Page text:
Using an environment with populated with 2.4GHz wireless and DECT phone frequencies, the maximum line-of-sight (LOS) that could be tested was a length of approximately seventeen feet and the GUWAVKIT2 had no problems maintaining a good connection at that LOS distance. The performance is sensitive to obstacles however, even walking in between the transmitter and receiver for more than a few seconds caused a loss of synchronization, a phenomena even more severe when using a wall as the obstacle. Fortunately, a resynchronization only takes approximately ten seconds. IOGEAR makes no claims beyond thirty feet LOS so any obstacles should certainly be accounted for when locating the base and transmitting units.

Finally, with the resolution configured for 720p in extended mode and using HDMI, video performance was examined. First, video levels were inspected and it was observed that the output of the GUWAVKIT2 was RGB with PC levels (0 – 255) with proper 0 – 255 levels displayed for PC content and 0 – 235 levels for video content. So while levels were correct, the HDMI device accepting the GUWAVKIT2 output should be capable of accepting PC level input (aka Full RGB).  There appeared to be no way to adjust video content such that “blacker than black” (BTB) or “whiter than white” (WTW) could be passed, if desired.

Next, test video was played through the GUWAVKIT2. About the best thing that can be said about the video was that it was watchable, but definitely flawed whether full-screen 720p or windowed in a partial screen. The video was choppy and suffered from compression artifacts. Using the DisplayLink “Optimize for Video” option proved to be even worse. While the video became somewhat less choppy, it became much blockier. A preference was developed for the non-“optimized” option. There also was lag with full-screen video which makes the GUWAVKIT2 unsuitable for gaming.

As a final note, the wireless transmission requires some amount of CPU power and IOGEAR notes that lower powered systems such as an ATOM-based one will require the use of a lower resolution when playing back video. Shown below is the resource manager while 720p video is being transmitted using an Intel i5-2500K CPU and another showing the resources used by an Intel SU2300 CPU. The SU2300 CPU is obviously taxed quite a bit with 720p video playback using the GUWAVKIT2 and shows how the minimum specifications should be adhered to.

Core i5-2500k Resources

Core i5-2500k Resources

SU2300 Resources

SU2300 Resources


Power usage of the system was measured at the wall using a P3 International P4460 Kill A Watt power meter. While the base unit and wireless USB receiver has no reduced power mode save for unplugging the device, it does use relatively little power. The same also holds true for the wireless USB transmitter.


Power Draw (watts)

Base Unit + Wireless USB Receiver


Base System (PC only)


Base System + Wireless USB Transmitter




The IOGEAR GUWAVKIT2 Wireless HD to Computer TV Kit solves the problem of wirelessly connecting a display to a PC. It is easy to install and is suitable for general purpose computing up to a resolution of 1440 x 900 so long as there is wireless LOS within thirty feet with relatively low power required. Unfortunately, the GUWAVKIT2 falls down when it comes to video or gaming applications. It will get the job done at 720p, but the quality will be degraded from what would be expected from a wired configuration or a wireless kit such as the more expensive brite-View system we reviewed previously.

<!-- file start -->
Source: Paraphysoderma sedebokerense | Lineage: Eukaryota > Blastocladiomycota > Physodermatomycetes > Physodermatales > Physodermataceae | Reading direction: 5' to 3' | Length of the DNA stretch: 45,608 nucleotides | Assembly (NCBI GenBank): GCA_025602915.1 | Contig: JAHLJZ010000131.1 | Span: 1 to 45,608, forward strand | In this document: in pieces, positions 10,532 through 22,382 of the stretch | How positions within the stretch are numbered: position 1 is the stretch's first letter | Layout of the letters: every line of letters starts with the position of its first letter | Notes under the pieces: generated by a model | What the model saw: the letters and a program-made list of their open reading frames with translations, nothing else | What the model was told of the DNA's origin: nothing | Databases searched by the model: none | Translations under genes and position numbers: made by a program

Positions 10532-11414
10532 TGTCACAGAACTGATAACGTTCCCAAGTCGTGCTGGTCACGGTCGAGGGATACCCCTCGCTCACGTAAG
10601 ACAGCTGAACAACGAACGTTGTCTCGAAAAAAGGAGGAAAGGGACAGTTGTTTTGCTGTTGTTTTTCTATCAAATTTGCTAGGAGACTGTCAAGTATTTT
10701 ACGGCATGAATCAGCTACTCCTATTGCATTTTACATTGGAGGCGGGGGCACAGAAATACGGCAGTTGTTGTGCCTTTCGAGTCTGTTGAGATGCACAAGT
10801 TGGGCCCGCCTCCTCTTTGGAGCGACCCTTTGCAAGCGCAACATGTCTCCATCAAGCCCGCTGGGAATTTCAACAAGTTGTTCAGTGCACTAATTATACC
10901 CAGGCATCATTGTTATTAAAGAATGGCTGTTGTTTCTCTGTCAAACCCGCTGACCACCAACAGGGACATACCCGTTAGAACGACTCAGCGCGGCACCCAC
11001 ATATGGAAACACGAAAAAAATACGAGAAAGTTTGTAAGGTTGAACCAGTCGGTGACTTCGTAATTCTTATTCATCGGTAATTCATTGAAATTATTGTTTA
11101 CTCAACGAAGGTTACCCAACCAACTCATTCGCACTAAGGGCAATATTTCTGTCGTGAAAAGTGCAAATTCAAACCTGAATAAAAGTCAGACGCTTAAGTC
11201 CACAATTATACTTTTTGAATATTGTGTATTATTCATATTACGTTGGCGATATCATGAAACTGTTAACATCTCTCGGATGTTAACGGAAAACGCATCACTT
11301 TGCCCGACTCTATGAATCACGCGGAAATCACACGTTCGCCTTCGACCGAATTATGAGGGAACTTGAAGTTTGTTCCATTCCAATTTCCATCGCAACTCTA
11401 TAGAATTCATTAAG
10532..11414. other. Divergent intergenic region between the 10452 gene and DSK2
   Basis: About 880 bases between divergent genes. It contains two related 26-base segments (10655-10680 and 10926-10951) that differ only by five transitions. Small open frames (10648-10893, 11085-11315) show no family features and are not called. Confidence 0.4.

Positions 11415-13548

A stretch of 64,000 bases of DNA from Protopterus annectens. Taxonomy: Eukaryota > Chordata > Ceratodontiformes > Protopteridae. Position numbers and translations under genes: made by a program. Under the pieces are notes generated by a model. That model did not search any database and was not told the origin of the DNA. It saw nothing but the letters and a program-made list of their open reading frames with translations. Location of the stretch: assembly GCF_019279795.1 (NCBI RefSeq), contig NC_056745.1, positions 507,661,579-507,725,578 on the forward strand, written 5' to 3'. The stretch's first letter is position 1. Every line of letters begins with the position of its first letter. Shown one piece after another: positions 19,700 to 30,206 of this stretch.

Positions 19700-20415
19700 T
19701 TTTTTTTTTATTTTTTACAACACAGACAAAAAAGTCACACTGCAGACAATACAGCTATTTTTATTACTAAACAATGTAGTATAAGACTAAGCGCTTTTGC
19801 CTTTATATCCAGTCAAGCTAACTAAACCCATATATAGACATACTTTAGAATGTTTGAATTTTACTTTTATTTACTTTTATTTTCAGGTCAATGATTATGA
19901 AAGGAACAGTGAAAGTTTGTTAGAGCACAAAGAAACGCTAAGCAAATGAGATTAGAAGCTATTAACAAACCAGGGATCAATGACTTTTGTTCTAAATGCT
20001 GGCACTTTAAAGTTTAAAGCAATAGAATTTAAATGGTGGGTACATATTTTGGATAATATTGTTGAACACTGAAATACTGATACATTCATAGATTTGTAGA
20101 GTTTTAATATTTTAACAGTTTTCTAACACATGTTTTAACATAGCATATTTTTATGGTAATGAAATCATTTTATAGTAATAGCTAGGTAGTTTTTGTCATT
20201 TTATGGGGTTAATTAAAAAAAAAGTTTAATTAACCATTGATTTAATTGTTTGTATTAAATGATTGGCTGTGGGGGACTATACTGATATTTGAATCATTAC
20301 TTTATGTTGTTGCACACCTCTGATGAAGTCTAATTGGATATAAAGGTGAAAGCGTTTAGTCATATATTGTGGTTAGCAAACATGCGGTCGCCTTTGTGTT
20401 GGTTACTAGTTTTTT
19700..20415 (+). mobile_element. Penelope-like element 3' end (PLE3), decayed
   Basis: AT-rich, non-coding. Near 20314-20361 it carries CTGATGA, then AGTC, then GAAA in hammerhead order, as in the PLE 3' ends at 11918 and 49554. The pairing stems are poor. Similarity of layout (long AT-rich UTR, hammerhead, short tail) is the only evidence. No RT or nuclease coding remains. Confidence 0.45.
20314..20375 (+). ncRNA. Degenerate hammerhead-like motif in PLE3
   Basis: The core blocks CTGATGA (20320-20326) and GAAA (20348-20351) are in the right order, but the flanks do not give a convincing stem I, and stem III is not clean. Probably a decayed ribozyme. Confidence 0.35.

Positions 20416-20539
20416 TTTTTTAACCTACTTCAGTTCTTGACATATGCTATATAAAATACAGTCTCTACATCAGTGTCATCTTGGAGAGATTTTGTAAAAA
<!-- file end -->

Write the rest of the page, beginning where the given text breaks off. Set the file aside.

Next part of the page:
• Adds wireless display to PC
  • Quick wireless synchronization
  • Suitable for general PC productivity tasks, stereo audio listening, picture and presentation viewing


  • Lag makes applications such as gaming unsuitable
  • Video quality degraded from original source (blocky and choppy)
  • Wireless transmission strictly LOS
  • Strictly uses Full RGB output

Thanks to IOGEAR for providing the GUWAVKIT2 Wireless HD Computer to TV Kit review sample which can be purchased from Amazon or Newegg.

  • Hi Aaron,
    Thanks for the

    Hi Aaron,


    Thanks for the review.   Too bad this did not perform as they had hoped.  I am constantly watching for a review that says that any company has gotten wireless video transmission right.  It does not appear so yet. 

    I will be moving soon.  Possibly to an apartment for a while.  I don’t think they will like me fishing ethernet cable through their walls for my MC extenders.  And I have not really heard any glowing comments on Linksys extender wireless transmission either. 

    Is their a GOOD wireless solution?

  • The brite-View did well
    The brite-View did well ( and they have a new version that we will be reviewing soon as well.

    But most do require some line of sight to work well. What distance do you need?

  • I do not know the distance

    I do not know the distance yet as I have not moved to the new location.  Thanks for the link.  I will check out the Brite-View.

  • As an alternative have you
    As an alternative have you thought about HomePNA or MoCA? Most apartment complexes will have ample coax outlets and typically you have access to the connection box in the master bedroom closet.

    I have a gigabyte based HomePNA solution that I’m evaluating (reviewing) that is doing very well so far.

  • Never heard of this, but then

    Never heard of this, but then again I have not done any research in a while.  The last solution I have worked with regarding coax is AVCAST.  I loved it and still have all the components, but when I moved into this house I was dedicated to using the MC and extender model which has served me well.

    I look forward to your review.